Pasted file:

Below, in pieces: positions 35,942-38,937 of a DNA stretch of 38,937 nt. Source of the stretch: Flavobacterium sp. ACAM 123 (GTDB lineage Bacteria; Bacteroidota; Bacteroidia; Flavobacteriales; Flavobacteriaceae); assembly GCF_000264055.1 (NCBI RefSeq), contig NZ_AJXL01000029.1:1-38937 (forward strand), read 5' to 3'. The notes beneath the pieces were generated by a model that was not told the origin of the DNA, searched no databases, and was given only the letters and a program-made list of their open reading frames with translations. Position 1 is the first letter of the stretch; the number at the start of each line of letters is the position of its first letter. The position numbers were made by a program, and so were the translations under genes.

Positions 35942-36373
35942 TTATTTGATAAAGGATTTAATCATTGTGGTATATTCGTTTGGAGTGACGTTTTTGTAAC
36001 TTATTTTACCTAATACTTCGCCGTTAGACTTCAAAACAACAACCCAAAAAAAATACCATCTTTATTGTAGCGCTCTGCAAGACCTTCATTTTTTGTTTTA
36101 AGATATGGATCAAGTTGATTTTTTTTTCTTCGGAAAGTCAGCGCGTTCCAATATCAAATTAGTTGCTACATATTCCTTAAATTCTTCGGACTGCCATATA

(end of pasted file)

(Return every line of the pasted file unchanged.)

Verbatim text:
Below, in pieces: positions 35,942-38,937 of a DNA stretch of 38,937 nt. Source of the stretch: Flavobacterium sp. ACAM 123 (GTDB lineage Bacteria; Bacteroidota; Bacteroidia; Flavobacteriales; Flavobacteriaceae); assembly GCF_000264055.1 (NCBI RefSeq), contig NZ_AJXL01000029.1:1-38937 (forward strand), read 5' to 3'. The notes beneath the pieces were generated by a model that was not told the origin of the DNA, searched no databases, and was given only the letters and a program-made list of their open reading frames with translations. Position 1 is the first letter of the stretch; the number at the start of each line of letters is the position of its first letter. The position numbers were made by a program, and so were the translations under genes.

Positions 35942-36373
35942 TTATTTGATAAAGGATTTAATCATTGTGGTATATTCGTTTGGAGTGACGTTTTTGTAAC
36001 TTATTTTACCTAATACTTCGCCGTTAGACTTCAAAACAACAACCCAAAAAAAATACCATCTTTATTGTAGCGCTCTGCAAGACCTTCATTTTTTGTTTTA
36101 AGATATGGATCAAGTTGATTTTTTTTTCTTCGGAAAGTCAGCGCGTTCCAATATCAAATTAGTTGCTACATATTCCTTAAATTCTTCGGACTGCCATATA